August 2, 1859 — New England Colored Citizens’ Convention, Meionaon Hall (Tremont Temple), Boston MA
[Introduced to the audience as “one of the most successful conductors on the Underground Railroad, Harriet Garrison, she denounced the colonization movement and told the story . . . ]
. . . of a man who sowed onions and garlic on his land to increase his dairy productions; but he soon found the butter was strong and would not sell, and so he concluded to sow clover instead. But he soon found the wind had blown the onions and garlic all over his field. Just so, the white people had got the nigger here to do their drudgery, and now they were trying to root ‘em out and send ‘em back to Africa. But they can’t do it; we’re rooted here, and they can’t pull us up.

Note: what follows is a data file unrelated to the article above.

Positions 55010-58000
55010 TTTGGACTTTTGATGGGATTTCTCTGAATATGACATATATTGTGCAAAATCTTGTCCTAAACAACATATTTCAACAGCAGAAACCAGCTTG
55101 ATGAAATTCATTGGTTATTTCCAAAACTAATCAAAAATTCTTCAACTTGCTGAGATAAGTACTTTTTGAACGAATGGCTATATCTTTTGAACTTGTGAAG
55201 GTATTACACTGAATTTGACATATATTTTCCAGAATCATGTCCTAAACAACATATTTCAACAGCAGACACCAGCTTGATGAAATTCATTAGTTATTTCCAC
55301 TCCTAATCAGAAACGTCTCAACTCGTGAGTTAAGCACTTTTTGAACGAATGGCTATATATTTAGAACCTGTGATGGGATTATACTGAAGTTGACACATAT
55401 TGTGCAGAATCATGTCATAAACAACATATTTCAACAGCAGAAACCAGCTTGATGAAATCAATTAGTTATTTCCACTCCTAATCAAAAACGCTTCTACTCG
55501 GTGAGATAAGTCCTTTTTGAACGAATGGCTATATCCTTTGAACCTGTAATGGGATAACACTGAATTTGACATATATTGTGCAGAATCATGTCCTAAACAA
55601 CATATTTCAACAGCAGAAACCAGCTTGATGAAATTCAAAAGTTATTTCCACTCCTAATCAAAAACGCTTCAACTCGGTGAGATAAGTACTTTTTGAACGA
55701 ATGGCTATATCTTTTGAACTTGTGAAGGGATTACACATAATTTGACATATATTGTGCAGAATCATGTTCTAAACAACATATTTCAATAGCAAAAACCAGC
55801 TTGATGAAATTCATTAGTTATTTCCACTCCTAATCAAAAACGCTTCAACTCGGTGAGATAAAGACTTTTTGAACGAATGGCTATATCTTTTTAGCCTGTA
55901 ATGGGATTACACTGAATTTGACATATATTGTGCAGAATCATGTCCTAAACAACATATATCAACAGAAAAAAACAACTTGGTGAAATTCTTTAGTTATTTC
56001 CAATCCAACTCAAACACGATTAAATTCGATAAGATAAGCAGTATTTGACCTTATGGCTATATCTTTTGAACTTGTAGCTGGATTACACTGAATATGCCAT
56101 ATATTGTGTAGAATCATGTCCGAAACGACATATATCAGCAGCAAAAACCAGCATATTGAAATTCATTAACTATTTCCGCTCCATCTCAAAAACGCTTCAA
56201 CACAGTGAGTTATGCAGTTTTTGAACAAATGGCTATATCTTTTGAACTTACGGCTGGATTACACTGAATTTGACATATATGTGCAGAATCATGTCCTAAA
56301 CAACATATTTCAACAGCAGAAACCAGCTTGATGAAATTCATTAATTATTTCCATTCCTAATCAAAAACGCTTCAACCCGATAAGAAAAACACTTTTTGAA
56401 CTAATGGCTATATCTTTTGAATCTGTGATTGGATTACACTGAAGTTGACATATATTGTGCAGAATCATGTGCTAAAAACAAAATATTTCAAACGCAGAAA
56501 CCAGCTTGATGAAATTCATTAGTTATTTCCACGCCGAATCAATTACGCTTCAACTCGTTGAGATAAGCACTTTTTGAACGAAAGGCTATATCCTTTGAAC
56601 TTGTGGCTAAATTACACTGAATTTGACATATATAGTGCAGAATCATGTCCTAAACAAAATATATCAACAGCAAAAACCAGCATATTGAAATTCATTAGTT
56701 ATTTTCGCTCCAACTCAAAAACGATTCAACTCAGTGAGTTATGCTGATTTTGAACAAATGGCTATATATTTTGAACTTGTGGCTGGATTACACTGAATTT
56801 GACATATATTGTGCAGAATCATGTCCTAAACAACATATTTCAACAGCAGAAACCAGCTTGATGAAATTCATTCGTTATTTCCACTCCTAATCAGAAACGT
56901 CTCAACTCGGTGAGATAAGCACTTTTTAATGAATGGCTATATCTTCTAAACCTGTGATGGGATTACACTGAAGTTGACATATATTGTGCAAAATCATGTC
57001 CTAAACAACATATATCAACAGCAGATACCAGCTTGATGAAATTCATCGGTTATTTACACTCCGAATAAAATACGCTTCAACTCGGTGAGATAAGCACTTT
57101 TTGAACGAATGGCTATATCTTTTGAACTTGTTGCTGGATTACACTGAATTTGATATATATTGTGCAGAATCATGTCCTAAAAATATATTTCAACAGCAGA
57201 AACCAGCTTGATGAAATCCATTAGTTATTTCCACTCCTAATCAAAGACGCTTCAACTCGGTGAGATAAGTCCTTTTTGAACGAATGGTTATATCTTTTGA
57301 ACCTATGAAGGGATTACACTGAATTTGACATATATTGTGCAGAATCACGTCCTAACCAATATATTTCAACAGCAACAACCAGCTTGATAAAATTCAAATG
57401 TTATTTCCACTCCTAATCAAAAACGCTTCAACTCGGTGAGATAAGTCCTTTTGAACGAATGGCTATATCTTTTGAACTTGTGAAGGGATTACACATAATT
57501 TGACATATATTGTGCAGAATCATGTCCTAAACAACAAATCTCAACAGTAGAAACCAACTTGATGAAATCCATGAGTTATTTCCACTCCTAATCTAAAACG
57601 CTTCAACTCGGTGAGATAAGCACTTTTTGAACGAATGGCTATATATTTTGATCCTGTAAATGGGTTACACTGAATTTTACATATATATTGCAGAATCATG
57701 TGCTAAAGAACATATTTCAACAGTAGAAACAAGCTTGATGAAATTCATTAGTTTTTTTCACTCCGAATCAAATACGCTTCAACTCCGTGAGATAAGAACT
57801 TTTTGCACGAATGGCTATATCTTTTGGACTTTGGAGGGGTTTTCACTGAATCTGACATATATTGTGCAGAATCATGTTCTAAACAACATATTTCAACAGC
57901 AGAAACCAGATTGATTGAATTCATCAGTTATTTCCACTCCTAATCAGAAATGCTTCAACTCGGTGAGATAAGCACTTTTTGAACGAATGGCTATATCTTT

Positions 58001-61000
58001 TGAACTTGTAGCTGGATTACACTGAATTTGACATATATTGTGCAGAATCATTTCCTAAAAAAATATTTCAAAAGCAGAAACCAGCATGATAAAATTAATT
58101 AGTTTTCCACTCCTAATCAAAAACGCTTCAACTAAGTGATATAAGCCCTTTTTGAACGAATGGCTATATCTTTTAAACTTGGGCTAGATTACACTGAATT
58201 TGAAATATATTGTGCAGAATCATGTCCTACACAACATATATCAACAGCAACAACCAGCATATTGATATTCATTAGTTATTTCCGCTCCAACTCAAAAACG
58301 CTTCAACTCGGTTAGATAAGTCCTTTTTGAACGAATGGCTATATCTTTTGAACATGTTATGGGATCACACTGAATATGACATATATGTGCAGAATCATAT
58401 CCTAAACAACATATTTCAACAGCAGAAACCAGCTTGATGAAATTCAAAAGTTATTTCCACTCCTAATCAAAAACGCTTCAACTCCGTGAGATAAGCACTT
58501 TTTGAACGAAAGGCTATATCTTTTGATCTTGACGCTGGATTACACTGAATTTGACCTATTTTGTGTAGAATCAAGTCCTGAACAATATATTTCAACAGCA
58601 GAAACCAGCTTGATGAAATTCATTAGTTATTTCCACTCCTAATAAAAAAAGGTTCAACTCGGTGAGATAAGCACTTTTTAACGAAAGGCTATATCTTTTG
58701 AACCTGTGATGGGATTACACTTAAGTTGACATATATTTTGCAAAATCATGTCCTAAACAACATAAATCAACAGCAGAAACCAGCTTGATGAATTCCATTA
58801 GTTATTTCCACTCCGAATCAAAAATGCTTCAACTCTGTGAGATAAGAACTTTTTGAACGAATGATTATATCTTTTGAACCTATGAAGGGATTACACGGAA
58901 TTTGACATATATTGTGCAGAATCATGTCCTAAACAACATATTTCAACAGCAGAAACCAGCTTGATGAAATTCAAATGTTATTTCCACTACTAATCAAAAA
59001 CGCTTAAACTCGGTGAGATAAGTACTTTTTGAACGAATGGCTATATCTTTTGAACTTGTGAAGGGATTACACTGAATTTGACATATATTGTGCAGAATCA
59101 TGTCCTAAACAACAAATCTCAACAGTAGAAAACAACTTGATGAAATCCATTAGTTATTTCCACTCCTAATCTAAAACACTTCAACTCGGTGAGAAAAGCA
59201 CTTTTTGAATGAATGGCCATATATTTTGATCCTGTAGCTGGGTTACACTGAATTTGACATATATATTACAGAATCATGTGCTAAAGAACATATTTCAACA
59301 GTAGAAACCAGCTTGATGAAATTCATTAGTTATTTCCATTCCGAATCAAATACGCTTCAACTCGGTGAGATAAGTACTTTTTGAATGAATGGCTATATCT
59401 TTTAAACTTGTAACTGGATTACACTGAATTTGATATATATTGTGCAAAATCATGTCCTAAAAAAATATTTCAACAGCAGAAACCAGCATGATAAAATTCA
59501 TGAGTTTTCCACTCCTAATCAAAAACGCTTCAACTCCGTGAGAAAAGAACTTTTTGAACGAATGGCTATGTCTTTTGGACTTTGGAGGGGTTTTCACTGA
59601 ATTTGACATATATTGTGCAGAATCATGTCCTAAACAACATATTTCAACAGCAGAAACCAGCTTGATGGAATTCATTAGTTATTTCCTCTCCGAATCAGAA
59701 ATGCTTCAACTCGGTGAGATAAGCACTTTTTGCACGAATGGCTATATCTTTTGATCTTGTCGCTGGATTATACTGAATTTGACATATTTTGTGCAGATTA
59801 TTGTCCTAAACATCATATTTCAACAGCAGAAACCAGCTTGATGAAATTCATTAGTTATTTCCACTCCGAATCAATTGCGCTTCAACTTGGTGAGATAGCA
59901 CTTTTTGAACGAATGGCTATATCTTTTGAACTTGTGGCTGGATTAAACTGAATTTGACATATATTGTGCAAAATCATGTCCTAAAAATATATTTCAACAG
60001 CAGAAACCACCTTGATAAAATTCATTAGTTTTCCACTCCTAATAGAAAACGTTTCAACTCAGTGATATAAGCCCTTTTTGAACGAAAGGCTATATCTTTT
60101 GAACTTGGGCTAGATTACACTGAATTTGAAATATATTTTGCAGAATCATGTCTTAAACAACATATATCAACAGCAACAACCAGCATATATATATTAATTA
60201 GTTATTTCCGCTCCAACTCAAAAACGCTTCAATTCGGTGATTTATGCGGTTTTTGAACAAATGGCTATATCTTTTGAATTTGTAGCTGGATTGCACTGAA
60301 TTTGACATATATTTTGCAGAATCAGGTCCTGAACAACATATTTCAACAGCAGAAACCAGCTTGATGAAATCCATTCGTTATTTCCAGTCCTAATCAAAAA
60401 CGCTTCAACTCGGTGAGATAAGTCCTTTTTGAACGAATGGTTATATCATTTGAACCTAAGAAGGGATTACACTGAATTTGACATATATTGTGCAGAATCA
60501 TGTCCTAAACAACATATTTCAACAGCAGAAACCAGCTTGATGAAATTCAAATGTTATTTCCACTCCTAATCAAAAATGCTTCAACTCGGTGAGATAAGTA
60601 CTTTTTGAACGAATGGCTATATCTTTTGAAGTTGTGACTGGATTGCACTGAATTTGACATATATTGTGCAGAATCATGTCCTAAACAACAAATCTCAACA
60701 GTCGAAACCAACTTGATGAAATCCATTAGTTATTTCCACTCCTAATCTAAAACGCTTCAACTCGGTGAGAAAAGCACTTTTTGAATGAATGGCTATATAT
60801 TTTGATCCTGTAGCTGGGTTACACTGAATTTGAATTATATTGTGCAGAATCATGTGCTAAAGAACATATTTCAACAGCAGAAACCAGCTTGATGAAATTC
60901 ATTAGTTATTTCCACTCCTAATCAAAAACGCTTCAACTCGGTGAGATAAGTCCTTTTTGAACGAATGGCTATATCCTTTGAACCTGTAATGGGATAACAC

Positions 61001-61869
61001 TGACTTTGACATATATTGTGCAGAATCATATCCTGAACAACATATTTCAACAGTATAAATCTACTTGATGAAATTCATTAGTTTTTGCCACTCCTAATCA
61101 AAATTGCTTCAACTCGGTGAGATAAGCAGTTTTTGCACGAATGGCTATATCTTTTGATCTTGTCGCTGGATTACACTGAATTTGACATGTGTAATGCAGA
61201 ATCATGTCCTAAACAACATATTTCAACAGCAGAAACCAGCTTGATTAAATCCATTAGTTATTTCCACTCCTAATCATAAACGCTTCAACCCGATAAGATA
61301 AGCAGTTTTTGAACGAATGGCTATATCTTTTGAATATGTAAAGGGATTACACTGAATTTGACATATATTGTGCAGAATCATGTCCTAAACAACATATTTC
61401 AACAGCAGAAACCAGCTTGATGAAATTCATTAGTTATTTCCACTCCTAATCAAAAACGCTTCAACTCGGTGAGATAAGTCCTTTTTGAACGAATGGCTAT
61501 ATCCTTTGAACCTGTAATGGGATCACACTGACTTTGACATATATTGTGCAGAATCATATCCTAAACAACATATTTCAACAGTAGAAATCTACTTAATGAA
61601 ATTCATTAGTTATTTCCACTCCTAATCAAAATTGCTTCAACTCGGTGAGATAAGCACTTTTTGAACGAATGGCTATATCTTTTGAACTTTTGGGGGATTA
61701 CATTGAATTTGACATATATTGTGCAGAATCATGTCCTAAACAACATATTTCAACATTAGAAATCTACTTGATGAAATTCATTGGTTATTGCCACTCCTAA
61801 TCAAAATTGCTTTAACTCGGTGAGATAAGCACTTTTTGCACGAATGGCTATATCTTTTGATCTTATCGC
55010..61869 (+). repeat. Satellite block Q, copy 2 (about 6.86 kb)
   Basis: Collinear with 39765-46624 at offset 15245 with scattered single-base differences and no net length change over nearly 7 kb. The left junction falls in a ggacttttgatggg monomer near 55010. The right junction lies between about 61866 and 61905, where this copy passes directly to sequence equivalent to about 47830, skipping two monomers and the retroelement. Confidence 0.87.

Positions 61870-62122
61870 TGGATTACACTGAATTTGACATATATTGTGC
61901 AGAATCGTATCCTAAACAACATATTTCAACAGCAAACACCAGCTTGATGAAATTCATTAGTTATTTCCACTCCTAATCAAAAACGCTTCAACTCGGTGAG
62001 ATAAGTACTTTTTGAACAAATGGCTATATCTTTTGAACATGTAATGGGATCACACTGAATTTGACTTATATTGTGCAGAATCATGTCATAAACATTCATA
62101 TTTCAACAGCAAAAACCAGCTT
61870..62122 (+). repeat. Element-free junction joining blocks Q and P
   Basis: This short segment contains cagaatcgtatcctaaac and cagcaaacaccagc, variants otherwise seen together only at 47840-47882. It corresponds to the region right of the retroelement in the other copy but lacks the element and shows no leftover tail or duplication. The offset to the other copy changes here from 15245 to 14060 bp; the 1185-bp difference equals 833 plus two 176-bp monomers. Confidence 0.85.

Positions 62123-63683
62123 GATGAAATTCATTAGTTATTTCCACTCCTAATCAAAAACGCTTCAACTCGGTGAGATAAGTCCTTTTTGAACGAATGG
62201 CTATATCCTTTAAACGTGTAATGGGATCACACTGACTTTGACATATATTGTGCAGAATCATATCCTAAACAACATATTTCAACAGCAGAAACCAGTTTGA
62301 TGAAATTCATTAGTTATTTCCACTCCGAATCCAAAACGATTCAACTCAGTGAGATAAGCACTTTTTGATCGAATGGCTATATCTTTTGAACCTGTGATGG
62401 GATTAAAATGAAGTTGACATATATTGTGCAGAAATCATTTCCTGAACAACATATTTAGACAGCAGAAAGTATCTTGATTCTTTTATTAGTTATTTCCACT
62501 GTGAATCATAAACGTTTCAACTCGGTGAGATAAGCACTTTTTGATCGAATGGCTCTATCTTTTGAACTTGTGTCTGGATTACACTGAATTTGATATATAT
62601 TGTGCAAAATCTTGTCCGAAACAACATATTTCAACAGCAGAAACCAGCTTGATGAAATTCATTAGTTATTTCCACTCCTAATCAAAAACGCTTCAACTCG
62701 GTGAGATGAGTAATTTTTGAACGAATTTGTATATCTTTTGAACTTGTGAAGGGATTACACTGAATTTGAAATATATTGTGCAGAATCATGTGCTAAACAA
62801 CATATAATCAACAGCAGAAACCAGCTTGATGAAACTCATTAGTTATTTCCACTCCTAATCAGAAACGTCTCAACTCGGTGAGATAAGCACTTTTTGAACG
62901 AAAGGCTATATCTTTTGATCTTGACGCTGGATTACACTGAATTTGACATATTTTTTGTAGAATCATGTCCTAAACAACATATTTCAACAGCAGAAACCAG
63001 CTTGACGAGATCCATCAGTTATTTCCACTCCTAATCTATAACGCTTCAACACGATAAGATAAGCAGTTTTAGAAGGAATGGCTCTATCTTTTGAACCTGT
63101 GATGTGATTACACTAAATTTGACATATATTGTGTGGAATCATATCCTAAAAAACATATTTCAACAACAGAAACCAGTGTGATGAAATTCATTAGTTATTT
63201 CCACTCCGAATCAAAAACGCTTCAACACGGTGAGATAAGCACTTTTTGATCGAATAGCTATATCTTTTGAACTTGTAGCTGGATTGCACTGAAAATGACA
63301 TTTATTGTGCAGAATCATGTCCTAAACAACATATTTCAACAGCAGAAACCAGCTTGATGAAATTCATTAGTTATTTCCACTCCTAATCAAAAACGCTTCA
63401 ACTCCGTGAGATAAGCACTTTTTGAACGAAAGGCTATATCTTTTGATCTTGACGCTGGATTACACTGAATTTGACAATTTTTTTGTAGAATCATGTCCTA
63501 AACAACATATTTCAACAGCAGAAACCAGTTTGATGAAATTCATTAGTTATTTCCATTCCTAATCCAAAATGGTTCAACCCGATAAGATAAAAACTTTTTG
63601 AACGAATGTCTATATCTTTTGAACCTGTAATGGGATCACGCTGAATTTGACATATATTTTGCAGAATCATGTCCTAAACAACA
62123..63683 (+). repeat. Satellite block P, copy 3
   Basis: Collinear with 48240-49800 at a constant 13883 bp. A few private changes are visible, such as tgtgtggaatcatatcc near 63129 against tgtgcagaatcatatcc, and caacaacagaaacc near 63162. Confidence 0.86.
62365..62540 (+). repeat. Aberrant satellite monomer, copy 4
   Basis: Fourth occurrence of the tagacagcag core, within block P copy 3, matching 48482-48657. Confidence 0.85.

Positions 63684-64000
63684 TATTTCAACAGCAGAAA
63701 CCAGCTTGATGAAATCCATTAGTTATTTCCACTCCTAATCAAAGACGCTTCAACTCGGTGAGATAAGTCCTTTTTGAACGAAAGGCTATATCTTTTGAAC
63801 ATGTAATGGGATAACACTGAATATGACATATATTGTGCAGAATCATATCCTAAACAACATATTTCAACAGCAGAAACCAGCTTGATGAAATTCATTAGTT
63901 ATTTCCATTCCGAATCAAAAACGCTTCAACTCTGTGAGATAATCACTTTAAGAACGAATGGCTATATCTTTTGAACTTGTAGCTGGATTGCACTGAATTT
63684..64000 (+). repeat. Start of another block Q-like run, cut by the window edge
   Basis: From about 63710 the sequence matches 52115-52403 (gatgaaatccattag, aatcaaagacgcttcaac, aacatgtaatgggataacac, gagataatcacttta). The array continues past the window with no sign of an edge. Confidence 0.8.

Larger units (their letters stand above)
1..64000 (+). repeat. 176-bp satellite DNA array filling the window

Source: The Liberator, August 26, 1859, p. 4.
Also: Bound for the Promised Land: Harriet Tubman, Portrait of an American Hero, by Kate Clifford Larson (New York: Random House), 2009, p. 173.